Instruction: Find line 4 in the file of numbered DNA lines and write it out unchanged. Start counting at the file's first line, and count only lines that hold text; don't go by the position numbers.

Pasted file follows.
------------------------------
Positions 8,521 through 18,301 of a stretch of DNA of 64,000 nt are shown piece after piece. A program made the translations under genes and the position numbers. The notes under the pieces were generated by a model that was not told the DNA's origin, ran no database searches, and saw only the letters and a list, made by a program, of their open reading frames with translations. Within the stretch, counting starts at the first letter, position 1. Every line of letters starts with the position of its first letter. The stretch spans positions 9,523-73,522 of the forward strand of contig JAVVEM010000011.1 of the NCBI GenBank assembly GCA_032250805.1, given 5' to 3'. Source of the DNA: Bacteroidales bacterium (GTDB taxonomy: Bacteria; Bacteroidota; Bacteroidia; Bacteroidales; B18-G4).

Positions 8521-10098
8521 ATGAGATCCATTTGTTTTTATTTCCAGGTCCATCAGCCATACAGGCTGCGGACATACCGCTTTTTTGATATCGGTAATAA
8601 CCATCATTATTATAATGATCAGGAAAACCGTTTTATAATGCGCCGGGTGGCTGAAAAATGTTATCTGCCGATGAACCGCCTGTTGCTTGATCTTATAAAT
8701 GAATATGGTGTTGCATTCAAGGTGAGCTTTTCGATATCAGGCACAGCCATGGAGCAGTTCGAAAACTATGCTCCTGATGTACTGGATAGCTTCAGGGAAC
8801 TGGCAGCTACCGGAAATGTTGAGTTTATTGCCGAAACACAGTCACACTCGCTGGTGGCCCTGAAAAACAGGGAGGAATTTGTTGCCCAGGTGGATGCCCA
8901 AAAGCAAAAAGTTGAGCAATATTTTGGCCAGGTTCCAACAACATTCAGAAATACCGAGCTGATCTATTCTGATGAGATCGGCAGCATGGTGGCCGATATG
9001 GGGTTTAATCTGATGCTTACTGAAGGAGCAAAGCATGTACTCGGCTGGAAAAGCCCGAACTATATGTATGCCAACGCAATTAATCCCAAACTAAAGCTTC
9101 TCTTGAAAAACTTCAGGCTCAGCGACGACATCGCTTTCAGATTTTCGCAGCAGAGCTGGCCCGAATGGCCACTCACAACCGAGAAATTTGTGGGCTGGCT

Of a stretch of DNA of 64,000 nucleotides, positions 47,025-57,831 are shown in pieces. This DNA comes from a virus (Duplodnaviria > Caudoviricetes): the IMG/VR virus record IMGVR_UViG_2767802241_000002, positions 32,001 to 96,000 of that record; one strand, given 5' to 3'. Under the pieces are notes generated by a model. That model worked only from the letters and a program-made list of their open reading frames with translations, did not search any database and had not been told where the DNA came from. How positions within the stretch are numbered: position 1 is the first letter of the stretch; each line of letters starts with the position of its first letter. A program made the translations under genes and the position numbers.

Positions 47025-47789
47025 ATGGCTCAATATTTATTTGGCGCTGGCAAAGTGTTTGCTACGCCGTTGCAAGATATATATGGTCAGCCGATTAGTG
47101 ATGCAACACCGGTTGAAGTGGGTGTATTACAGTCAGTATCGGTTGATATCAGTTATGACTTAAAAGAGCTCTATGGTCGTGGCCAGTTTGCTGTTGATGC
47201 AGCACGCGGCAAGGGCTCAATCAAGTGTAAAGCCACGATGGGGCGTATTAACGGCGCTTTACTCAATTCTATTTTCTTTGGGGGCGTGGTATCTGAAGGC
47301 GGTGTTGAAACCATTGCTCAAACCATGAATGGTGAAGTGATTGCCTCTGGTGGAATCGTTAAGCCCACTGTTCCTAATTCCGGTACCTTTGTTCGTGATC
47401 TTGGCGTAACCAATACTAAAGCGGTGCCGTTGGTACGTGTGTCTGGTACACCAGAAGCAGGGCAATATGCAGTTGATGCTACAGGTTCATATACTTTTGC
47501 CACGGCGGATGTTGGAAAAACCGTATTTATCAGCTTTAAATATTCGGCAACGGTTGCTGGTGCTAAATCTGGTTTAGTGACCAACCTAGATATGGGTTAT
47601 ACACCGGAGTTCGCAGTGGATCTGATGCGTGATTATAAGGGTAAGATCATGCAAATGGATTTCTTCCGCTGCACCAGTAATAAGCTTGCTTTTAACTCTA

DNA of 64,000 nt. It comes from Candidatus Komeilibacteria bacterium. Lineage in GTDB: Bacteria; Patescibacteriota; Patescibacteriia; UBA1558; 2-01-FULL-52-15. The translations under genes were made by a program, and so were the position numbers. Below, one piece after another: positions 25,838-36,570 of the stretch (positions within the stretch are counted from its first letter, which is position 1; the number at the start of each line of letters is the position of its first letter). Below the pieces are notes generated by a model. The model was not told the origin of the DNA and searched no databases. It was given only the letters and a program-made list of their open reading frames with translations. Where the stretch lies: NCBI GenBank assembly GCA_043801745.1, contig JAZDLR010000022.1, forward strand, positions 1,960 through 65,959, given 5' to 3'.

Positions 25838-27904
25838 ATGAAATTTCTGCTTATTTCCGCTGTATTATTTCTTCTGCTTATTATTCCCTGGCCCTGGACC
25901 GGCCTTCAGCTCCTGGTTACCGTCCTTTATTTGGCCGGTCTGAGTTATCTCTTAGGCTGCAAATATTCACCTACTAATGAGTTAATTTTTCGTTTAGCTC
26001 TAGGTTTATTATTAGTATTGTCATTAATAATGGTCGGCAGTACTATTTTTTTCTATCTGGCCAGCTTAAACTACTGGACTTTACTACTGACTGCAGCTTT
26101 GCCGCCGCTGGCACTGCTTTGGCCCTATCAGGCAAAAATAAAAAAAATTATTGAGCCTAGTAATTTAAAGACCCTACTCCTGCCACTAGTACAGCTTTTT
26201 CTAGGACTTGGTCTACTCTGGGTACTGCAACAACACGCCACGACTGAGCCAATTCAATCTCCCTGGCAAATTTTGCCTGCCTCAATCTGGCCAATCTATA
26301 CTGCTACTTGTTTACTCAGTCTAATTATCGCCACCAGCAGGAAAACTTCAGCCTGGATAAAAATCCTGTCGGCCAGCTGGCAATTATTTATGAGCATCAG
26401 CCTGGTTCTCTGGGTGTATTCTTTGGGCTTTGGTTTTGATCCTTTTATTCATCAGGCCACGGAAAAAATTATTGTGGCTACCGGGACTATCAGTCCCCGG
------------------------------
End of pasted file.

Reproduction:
8601 CCATCATTATTATAATGATCAGGAAAACCGTTTTATAATGCGCCGGGTGGCTGAAAAATGTTATCTGCCGATGAACCGCCTGTTGCTTGATCTTATAAAT